A black and white image of three men in front of a large train from the 1930s.

Legacy and Memory of the L & N Railroad

The Louisville and Nashville Railroad (L & N), along with other railroad startups, began prior to the Civil War. Located in Kentucky, the L & N railroad entered Alabama by acquiring some smaller lines and building railways. 

Other railroads operated in Alabama, but the L & N Railroad proved to be important to our state, and especially to Birmingham. The railroad can be considered one of the reasons Birmingham is known as the Magic City. Alabama and Birmingham have copious amounts of land, coal, iron ore, and limestone. The L & N Railroad allowed local resources and materials to be expediently shipped to industrial centers and southern ports across the region, supporting economic growth in our area.  

The L & N, a financially sound railroad company, produced reliable earnings over the years. They weathered the storms of the Great Depression and previous downturns while accumulating railway from less fortunate railroad companies. As Birmingham industrialists began to overtake the cotton-based agricultural interests in state politics by the early 1900s, many iron, steel, and automotive companies built plants in Alabama not only due to local resources but also because of a transportation system like L & N. Agricultural products also continued to be produced in Alabama in large quantities during the early 1900s, and farmers benefitted from L & N. After World War II, passenger services would be added, as well as modernization of the railroad, furthering its benefit to the state. Railways played an important role in the industrial success of our country and Alabama alike. 

Edward Lee Billingsley, the author’s grandfather.

The L & N Railroad touched many lives in Alabama. For example, the company played an important role in my family history. The hub in Birmingham, often called the “Roundhouse,” connected the surrounding states’ railroads to many Alabama industries. After the Great Depression, my great grandfather, Edward Lee Billingsley, worked his way up from shoveling coal as an L & N fireman, to a long-haul engineer on the road, and finally as an engineer in the Roundhouse.  He was often called “Tojo” by his fellow railroad employees due to his small frame, but he was tough as nails and feisty. As a night shift worker, Billingsley would have time to also work as a television repairman. L & N employed thousands of men like my great grandfather, providing work skills and economic increase for many during this time. In return many of the workers invested in L & N, giving their time, loyalty, and the best years of their lives.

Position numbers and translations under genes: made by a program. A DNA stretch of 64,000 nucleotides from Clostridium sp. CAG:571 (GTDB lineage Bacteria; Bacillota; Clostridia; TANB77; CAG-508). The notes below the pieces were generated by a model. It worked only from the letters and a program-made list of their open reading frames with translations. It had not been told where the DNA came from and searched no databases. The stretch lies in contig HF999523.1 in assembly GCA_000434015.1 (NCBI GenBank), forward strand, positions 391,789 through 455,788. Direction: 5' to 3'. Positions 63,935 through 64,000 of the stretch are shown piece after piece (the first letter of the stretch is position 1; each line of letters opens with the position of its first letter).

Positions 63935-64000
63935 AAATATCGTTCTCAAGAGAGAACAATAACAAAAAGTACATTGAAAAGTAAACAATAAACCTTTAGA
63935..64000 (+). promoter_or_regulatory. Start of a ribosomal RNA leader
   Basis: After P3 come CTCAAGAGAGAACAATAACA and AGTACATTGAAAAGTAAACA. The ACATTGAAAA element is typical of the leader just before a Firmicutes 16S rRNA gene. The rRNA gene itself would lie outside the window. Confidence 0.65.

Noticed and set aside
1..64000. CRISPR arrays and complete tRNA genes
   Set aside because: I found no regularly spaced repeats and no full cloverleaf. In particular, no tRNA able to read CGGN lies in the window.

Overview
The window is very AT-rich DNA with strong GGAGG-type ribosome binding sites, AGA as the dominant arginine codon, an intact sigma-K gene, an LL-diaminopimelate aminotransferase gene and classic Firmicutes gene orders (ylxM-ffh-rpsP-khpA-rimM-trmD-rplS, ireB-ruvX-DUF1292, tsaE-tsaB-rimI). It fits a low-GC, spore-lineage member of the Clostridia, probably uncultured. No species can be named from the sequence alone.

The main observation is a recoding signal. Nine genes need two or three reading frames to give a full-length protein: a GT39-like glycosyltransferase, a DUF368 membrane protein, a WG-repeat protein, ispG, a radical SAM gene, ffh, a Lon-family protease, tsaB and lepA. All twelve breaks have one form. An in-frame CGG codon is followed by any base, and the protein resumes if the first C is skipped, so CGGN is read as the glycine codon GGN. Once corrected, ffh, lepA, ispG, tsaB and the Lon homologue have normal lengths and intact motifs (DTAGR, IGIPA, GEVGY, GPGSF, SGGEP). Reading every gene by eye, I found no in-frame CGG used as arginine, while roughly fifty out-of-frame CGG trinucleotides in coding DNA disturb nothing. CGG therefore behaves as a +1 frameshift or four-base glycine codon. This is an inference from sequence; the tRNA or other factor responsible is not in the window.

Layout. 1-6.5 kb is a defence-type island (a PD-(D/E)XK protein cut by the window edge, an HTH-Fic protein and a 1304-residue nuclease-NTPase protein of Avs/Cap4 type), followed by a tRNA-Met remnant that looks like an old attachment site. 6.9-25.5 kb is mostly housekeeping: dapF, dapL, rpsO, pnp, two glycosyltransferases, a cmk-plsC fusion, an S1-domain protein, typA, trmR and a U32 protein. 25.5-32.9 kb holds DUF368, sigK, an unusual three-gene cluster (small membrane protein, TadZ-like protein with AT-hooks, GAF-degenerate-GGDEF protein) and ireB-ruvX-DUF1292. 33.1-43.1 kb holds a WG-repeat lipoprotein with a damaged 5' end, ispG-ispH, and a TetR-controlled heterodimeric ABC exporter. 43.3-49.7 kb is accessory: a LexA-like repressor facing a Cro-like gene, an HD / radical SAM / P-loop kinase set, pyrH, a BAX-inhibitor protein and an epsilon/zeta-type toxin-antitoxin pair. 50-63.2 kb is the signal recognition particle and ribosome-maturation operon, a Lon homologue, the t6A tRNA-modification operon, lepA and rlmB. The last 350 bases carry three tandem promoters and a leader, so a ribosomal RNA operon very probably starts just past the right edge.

The L & N Railroad and connecting lines were strategic in their timing and locations in Alabama. They provided the transportation and jobs needed to transition Alabama from an agriculturally based economy to a more diverse industrialized state. In addition, the L & N hubs of Birmingham, Mobile, Huntsville, and Montgomery have continued to grow into the largest cities in Alabama. At its peak by around 1970, L & N covered thirteen states and nearly 7,000 miles of track.  The workers of L & N were always part and parcel of their success.  Yet, by the early 1980s, corporate maneuvering would eventually lead to the end of an era and the name of L & N Railroad.  I personally am thankful for all the blood, sweat, and tears so many workers in Alabama poured into the L & N Railroad. My generation continues to benefit from the legacy of this once important Alabama railroad company. 

This piece was initially published by Alabama Heritage Magazine, written by Ronald O. Travis III, and supplemented with extra resources from the University of Alabama Press.

Additional Resources

Featured Image

Alabama train crew, ca. 1930s; courtesy of William Stanley Hoole Special Collections Library, the University of Alabama.

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